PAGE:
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James Van Der Beek,
Luke McNamara, a college senior from a working class background joins a secret elitist college fraternity organization called "The Skulls", in hope of gaining acceptance into Harvard Law School. At first seduced by the club's trapping of power and wealth, a series of disturbing incidents, such as his best friends suicide, leads Luke to investigate the true nature of the organization and the truth behind his friends supposed suicide. He starts realizing that his future and possibly his life is in danger. Written by
Mix schlocky but hilarious Hollywood hack dialogue with equally schlocky but hilarious Hollywood hack plotting, and you get a potent 1-2 sucker punch to your intellect...I call it...THE SKULLS. A delightfully silly movie, it moves briskly through semi-serious conflicts and silly conspiracies, and all with the the intelligence of your average CBS movie of the week. But it has a sense of momentum that you can't escape, and soon your on a ride that combines equal parts laughs and smiles, nothing too grim, but a (for what it is) fanatical devotion to its own plot devices. The maguffin of the Skulls society is their rule book, a device that comes to charming use late in the movie. William Peterson's senator reminds Joshua Jackson repeatedly that every conflict, every ordeal, can be solved within the rule book...and indeed within the world of the Skulls, this book does hold all the answers. Dropping hints here and there as to how it'll all end, the movie has a charming level of mystery, no more sinister or thrilling than The Da Vinci Code, but thankfully much less serious in its handling.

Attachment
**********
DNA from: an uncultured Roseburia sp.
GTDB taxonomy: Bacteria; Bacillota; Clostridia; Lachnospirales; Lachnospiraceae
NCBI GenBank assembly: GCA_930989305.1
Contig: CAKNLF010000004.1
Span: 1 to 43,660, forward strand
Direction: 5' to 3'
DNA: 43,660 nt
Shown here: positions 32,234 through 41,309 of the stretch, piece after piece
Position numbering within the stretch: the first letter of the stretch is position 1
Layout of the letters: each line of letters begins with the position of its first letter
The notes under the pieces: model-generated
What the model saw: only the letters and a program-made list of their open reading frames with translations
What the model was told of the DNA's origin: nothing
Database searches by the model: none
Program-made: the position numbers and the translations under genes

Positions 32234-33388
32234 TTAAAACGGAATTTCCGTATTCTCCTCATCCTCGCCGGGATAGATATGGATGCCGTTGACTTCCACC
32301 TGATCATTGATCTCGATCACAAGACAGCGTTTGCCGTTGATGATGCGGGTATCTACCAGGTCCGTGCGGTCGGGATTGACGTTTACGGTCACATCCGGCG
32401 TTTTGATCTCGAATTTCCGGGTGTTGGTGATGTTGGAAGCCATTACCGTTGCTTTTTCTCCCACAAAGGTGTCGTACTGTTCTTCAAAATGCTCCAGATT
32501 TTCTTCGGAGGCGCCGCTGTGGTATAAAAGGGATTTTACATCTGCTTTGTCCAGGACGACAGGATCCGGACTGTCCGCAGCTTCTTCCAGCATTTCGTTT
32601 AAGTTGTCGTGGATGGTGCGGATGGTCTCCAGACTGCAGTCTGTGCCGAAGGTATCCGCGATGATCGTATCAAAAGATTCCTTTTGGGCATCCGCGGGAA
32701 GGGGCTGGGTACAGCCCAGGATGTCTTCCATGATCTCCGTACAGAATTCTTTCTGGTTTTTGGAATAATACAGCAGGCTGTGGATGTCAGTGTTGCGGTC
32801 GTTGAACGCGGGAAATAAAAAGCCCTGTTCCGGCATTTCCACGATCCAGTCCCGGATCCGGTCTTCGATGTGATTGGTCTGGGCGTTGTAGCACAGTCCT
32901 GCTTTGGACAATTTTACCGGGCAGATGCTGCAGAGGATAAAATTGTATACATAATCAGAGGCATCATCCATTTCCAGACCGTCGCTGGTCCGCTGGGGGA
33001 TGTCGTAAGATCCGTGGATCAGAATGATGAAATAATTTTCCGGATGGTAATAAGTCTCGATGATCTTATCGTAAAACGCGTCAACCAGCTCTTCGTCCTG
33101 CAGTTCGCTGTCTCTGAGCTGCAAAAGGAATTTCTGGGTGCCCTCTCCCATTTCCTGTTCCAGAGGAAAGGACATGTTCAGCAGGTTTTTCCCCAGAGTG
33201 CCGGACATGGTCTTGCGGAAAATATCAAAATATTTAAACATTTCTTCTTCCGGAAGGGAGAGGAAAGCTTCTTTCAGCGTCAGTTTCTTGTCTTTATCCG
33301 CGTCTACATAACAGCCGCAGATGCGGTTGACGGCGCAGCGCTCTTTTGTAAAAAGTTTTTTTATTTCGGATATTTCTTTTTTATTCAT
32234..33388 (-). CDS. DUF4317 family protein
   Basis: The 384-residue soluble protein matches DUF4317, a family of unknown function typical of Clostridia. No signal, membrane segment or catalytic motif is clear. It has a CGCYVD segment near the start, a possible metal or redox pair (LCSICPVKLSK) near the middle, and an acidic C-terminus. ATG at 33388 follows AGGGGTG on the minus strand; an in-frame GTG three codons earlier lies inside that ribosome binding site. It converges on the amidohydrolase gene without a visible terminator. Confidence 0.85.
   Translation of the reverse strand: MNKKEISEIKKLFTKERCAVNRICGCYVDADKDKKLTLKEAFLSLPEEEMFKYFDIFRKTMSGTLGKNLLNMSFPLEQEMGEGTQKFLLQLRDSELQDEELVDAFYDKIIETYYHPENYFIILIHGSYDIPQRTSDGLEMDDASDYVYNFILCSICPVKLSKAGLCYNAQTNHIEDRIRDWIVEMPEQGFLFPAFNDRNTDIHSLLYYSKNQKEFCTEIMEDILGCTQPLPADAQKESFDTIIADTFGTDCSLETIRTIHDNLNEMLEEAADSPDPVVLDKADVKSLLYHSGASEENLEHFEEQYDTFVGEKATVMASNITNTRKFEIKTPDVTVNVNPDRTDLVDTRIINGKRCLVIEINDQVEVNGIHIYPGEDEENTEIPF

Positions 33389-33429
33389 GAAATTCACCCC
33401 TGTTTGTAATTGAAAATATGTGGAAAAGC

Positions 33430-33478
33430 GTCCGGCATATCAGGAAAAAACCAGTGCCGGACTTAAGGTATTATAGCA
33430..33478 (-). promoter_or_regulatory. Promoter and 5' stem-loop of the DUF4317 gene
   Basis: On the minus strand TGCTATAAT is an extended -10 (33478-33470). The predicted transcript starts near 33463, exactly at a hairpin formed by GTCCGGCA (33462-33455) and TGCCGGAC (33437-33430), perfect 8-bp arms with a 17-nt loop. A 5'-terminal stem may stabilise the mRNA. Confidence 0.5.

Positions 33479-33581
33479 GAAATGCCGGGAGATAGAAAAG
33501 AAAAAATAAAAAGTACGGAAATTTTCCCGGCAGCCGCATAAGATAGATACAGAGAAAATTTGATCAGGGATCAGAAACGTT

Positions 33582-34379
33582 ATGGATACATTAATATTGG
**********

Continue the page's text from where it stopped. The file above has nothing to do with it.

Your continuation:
One of my favorite scenes is one of the stupidest. The chosen boys are given a grand reception with the many distinguished alumni on a remote island that at times resembles Alcatraz and Hogwarts School for Wizards. The boys are given expensive diving watches (an obvious product placement) and then dressed in tuxedos where they shake hands and shift uncomfortably in their cumberbunds...until the director inexplicably cranks out Creed onto the soundtrack ("Can You Take Me Higher" no less!) and then this huge door opens and out walk whatever waif models were hot in 2000. And they strut out as if on a runway, no sense of acting in any of their faces, and it's pure schlock...and I love it!
Rob Cohen went on to XXX and then tanked with Stealth, but this shows what people in Hollywood saw in the guy. The film is fun, never too heavy, and perfectly suited for a fall evening with your none-too-intellectual school friends OR consumed in 12 minute intervals on TNT. It's plotted swiftly and compellingly enough to justify its running time...another honor not bestowed on The Da Vinci Code. Basically, it's perfectly mindless, harmless fun, with a better than average cast who seem to revel in the camp of it all. Enjoy when you got nothing better to do.
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